Jiffy Pop Garage Ceiling Speakers

Jiffy Pop Garage Ceiling Speakers

Bobby Kinstle

Project Category:
Freestyle Speakers

Project Level:

Project Time:
1-8 Hours

Project Cost:
Under $100

Project Description:
Create an ultra cheap garage sound system to kill time while we are all stuck at home on quarantine using only materials I had laying around. At some point it became a game to be as cheap as possible and somewhere this turned into a parody of itself.

Design Goals:
I needed a speaker that would not be in the way of my work spaces, require minimal effort

Driver Selection:
I used a pair of the famous Parts Express $6 6.5″ woofers (299-609) that I always keep a pair of handy and paired it with a Dayton 3/4″ tweeter (275-020) to supplement the high end.

Enclosure Design:
I found a sheet of 5/8″ plywood in my attic and cut it to fit across a couple of the rafters above my work space. When I want to impress my friends I tell them its “Infinite Baffle”. I also put a thick layer of foil backed fiberglass insulation on top to damped the sound coming off the back of the woofer and also to act as a radiant barrier so the IR radiating off my uninsulated garage roof doesn’t cook them.

Enclosure Assembly:
I cut and beveled some sloppy holes for the woofers with my router using my sloppy adjustable circle jig and drilled a hole for the tweeters. Next I coated them with some Minwax Polyshades finish to protect the wood and cut down on the number of splinters I was accumulating. After bolting down the drivers I mounted the high pass filter on the back. The enclosure was then screwed on top of the rafter beams with some automotive sound dampening material in between to minimize transfer vibrations. Lastly the I stapled the insulation on top.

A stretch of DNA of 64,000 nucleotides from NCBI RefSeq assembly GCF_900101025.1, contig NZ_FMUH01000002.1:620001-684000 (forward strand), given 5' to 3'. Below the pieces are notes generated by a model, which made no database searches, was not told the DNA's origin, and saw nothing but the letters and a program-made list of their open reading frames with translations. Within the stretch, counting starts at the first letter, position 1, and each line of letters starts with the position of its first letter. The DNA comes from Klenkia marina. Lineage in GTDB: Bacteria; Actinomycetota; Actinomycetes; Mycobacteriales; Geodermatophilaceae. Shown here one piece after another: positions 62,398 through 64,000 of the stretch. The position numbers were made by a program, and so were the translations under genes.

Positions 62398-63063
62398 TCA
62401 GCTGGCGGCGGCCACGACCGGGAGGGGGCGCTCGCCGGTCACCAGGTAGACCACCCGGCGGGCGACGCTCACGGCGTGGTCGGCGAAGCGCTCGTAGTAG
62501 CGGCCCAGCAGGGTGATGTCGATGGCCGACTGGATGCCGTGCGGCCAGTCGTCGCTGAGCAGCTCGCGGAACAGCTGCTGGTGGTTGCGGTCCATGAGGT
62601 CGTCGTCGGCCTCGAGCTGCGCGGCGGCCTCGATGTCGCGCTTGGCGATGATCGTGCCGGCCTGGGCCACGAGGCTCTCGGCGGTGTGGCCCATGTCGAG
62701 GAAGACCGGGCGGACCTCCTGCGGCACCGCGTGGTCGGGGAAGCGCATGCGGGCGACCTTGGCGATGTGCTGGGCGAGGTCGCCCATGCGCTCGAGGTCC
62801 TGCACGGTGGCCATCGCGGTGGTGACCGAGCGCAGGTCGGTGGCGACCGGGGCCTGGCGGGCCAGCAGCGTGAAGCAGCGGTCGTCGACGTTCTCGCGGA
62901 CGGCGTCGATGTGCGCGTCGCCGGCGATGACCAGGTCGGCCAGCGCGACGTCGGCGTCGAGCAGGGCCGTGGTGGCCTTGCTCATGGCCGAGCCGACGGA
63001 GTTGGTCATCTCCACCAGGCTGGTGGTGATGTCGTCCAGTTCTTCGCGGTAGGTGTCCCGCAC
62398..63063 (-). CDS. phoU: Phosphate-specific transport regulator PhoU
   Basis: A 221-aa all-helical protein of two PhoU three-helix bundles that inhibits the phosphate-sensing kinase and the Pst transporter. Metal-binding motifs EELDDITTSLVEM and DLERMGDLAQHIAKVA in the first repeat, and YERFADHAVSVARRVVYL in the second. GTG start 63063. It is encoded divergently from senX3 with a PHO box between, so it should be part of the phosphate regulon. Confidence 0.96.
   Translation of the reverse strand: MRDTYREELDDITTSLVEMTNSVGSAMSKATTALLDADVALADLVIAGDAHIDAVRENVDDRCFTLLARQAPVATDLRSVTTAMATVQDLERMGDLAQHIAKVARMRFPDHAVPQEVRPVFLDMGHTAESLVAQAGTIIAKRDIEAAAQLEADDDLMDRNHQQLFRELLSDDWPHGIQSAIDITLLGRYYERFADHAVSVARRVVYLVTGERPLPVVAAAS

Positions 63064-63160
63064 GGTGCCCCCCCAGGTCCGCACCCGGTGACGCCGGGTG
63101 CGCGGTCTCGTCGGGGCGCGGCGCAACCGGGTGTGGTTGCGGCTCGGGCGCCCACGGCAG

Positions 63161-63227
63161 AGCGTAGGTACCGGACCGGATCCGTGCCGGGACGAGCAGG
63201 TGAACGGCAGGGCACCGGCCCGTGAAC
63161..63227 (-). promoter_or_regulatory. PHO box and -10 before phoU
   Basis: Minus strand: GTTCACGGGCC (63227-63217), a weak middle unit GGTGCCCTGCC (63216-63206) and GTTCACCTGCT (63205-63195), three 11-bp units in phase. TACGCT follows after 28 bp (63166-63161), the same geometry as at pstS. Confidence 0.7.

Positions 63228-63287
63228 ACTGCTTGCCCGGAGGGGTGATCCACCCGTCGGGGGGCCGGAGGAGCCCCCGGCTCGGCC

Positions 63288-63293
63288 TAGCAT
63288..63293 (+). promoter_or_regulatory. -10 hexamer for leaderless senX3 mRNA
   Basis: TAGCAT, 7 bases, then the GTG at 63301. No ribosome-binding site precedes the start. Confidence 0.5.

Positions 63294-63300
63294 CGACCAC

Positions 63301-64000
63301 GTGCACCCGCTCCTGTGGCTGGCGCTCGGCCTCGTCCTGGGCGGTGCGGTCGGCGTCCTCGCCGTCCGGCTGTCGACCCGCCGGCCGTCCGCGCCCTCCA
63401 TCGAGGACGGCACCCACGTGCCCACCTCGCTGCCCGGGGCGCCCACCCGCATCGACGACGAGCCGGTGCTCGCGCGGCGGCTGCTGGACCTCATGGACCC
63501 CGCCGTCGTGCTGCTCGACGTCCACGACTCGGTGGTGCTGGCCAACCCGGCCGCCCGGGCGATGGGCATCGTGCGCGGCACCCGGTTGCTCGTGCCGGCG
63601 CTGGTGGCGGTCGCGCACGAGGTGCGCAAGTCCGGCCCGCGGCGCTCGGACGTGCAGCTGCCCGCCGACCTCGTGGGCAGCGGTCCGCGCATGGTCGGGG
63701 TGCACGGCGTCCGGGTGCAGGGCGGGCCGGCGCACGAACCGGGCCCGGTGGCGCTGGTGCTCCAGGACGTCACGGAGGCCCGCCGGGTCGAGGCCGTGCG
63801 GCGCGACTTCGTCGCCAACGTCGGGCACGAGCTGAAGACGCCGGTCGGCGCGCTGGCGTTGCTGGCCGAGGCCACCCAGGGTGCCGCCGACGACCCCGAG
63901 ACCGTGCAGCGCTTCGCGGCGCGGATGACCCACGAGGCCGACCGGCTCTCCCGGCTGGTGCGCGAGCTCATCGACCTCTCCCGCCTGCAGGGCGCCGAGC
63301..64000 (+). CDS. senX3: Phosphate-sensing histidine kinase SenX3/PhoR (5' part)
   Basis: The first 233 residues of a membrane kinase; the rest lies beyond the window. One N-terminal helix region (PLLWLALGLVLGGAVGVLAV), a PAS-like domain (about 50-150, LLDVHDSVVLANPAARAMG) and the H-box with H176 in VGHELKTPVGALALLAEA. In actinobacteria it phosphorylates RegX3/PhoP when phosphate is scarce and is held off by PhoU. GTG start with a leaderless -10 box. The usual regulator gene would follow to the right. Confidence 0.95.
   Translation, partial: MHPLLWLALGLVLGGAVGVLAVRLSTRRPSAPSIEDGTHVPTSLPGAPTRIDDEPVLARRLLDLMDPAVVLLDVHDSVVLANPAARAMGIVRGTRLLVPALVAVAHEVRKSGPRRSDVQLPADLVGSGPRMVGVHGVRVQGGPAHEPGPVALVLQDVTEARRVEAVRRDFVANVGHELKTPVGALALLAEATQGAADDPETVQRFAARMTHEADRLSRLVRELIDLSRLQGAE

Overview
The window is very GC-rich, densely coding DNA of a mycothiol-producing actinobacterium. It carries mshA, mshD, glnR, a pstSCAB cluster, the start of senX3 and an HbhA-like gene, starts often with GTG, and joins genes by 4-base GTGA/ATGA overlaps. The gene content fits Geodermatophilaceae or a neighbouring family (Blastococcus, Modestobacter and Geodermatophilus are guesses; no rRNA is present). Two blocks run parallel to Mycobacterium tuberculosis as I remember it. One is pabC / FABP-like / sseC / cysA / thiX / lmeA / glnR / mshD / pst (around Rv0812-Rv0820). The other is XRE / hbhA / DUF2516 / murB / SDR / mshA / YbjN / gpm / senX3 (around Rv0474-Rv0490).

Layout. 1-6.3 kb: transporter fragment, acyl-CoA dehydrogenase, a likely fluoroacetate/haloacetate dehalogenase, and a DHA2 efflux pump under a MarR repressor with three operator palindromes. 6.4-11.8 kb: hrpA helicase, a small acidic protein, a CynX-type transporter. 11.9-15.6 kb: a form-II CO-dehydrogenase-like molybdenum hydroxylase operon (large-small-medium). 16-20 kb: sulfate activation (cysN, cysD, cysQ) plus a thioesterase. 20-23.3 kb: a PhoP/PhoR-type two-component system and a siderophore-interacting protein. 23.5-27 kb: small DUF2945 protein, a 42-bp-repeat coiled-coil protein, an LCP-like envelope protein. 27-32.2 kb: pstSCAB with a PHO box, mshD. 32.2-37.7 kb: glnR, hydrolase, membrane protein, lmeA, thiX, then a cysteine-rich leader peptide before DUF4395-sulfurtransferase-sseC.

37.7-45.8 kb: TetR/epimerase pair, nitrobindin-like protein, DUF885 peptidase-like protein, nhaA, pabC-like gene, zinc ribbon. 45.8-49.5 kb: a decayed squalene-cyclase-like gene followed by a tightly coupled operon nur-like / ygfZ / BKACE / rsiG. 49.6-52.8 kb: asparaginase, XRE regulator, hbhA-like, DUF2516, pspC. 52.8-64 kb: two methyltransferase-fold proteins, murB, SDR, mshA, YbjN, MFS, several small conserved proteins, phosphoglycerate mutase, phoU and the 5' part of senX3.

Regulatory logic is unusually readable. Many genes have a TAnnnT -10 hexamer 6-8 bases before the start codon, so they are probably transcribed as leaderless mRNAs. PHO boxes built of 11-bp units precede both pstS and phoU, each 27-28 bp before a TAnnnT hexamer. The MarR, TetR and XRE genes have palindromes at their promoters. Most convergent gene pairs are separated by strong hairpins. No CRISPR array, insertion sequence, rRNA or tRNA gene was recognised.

Crossover Design:
Since the $6 woofer rolls off on it’s own, I didn’t filter it at all. I added a 12dB high pass filter before the tweeter at 4.5Khz which blends pretty well with that woofer.

Tips & Tricks:
Always use a tight fitting, high quality circle jig. Even if it means buying a new router to fit it. Adjustable jigs just wiggle too much.

Never use stain mixed with finish. That stuff is rubbish. Just no.

Vocals sound great and highs are crisp. Those little tweeters are highly directional. Being down firing, I can play them pretty loud and I hardly hear anything by the sidewalk so they won’t annoy the neighborhood. Bass could be better. Maybe I’ll add a small sub later. Its still far better than a boom box radio.

About the Designer:
I grew up in the Mojave Desert in a small community of scientists, craftsmen, and engineers. We were the kind of people who didn’t accept “it’s impossible” or “you can’t do that”. If I want something that doesn’t exist, I’ll just make one. Now I’m a thermal engineer in the computer industry and I currently hold nine US patents.

Project Parts List:

6-1/2″ Poly Cone Midbass Woofer 4 Ohm
Dayton Audio TD20F-4 3/4″ Soft Dome Neodymium Tweeter 4 Ohm
Dayton Audio 4.5k-HPF-4 High Pass Speaker Crossover 4,500 Hz 12 dB/Octave
Dayton Audio 4.5k-HPF-4 High Pass Speaker Crossover 4,500 Hz 12 dB/Octave


Add yours
  1. 1
    Bobby Kinstle

    I changed the amplifier to “Lepai LP-168HA Part # 310-308” so I could have some tone controls and I will shortly add a Tang Band T3-2190S Part # 264-942 subwoofer to help the bass

  2. 3
    Bobby Kinstle

    I ended up building sealed boxes behind the Right and left channels and added a 4 cubic foot sealed subwoofer enclosure for a 12″ dayton classic woofer. Also I changed the amp to a Fosi Audio 30D. The Lepai subwoofer output isn’t a true subwoofer output and sounded terrible. All the changes substantially improved the sound quality, especially the bass.

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